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George Frederick HANDEL (1685-1759)
Solomon - oratorio in three acts HWV67 (1748)
Tim Mead (alto) – Solomon
Dominique Labelle (soprano) – Solomon’s Queen, First Harlot
Claron McFaddon (soprano) – Queen of Sheba, Second Harlot
Michael Slattery (tenor) – Zadok
William Kendall (tenor) – Attendant
Roderick Williams (bass) – Levite
Winchester Cathedral Choir
Göttingen Festival Orchestra/Nicholas McGegan
rec. live, Frauenkirche, Dresden, 26 May 2007
Text and German translation included
CARUS 83.242 [3 CDs: 60:20 + 49:15 + 47:04]
Experience Classicsonline

This is one of two new recordings of Solomon to have been released recently, the other being on Harmonia Mundi in a performance directed by Daniel Reuss. Hitherto catalogue leaders in the field have been the 1984 Gardiner on Philips [412 612-2] which, like the current Reuss, has some cuts and the much later 1998 McCreesh on Archiv [459 688-2] which doesn’t. Will this McGegan fit the bill? 

Well, his version is complete and he sticks to Handel’s ordering of choruses and arias - not everyone does. And he was recorded live in the Frauenkirche, Dresden where Carus has so successfully recorded before. The use of an all-male choir is good – Handel used one – and he has some unusually forceful basses in the Winchester Cathedral Choir; which is another plus as far as I’m concerned.  The modest-sized Göttingen Festival Orchestra responds adeptly to his direction and there are some notable orchestral flourishes and touches throughout. Listen for example to the lower strings throbbing at the words “resound your Maker’s name” in the Priests’ Chorus With pious hearts – excellent and exciting. But in the end much falls on the singers and this is where quite a lot falls down.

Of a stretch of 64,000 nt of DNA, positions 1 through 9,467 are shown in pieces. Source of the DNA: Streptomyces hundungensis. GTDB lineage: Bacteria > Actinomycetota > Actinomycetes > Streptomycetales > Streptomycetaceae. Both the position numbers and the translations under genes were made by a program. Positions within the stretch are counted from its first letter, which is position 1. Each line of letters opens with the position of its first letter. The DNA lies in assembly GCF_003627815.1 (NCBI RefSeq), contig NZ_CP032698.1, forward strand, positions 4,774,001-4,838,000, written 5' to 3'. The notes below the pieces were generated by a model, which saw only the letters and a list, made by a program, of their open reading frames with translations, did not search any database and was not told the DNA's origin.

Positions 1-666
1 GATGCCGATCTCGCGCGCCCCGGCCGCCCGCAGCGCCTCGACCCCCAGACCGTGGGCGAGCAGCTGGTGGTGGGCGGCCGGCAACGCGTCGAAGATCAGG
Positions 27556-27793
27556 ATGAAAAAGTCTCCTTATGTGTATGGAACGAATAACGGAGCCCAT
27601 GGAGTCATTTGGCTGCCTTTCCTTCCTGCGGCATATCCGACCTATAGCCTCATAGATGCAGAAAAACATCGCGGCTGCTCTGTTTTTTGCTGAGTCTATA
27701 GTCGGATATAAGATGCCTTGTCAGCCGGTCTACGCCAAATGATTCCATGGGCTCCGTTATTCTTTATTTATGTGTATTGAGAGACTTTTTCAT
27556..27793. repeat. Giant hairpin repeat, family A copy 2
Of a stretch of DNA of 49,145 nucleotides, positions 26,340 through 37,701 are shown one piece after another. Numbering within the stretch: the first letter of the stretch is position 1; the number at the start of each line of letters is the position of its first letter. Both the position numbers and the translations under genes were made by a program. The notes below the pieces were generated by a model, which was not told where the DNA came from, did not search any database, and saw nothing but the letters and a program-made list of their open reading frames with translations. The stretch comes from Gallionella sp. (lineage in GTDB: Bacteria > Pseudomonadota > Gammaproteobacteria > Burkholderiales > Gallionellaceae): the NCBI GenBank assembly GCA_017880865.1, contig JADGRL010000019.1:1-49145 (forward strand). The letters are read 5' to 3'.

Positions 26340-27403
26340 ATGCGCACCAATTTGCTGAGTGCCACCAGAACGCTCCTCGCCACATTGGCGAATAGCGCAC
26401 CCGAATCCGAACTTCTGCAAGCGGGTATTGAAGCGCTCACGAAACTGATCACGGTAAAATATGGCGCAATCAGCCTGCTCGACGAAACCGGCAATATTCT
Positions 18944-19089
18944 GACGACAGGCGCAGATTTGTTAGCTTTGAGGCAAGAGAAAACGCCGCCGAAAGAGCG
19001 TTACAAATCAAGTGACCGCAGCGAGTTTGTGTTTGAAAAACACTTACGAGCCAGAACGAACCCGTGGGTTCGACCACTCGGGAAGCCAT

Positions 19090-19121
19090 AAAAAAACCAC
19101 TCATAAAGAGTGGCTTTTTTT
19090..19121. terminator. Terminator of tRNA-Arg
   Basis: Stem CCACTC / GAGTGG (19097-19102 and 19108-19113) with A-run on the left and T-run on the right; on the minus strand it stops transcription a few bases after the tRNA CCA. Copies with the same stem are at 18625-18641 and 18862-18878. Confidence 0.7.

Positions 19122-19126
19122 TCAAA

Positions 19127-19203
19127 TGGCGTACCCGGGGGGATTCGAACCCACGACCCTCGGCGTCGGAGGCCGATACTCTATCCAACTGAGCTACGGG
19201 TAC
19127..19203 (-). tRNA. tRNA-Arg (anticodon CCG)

Let’s start with someone of whom that cannot be said, Roderick Williams. Here is a Levite firm of voice, clear of diction, and strong of characterization. His every appearance gave me pleasure. Try him in Act II’s Thrice bless’d for instance – secure, commanding.  The two Queens (and Harlots) are good, though not outstanding. Dominique Labelle starts a little nervously but soon gets into her stride. I’m not taken by her cadential passage in Bless’d the day but she’s otherwise a fine team player. Claron McFaddon sings Will the sun splendidly – it’s one of the most beautiful arias in the work and she does it justice. Together she and Labelle are pushed too hard and fast in their duet Welcome as the Dawn of day, McGegan succumbing to the modern manner of hard-driving the duet as if it were a flock of recalcitrant sheep. 

Tenor Michael Slattery suffers from a surfeit of self-regard alas. He rolls his “r” with almost comic relish and constantly subjects Almighty pow’r and other recitatives and arias to a degree of assault and battery. This contrasts with the stillness and gravity of Williams to an almost embarrassing degree. To add insult his divisions in Sacred rapture are approximate – one can hear him audibly grab for the safety of the legato passage after the taxing time he’s had. As Solomon we have countertenor Tim Mead. His voice is a little reminiscent of James Bowman’s though he lacks the latter’s fluidity. It’s not a “free” sounding voice and it lacks colour and vibrance; thus that most beautiful of arias What though I trace goes for little. Hs duet with Labelle, in which amorous joys are in the offing, sounds rather like a boy scout going off to put up a tent for all the sexiness he puts into it. 

So, no, this latest entrant doesn’t really alter the balance of power in the discography stakes; McCreesh for a first class complete edition; Gardiner for a cut version; Beecham (Somm – rearranged by the Bart) for historical bravado.

Jonathan Woolf 

see also Review by John Sheppard



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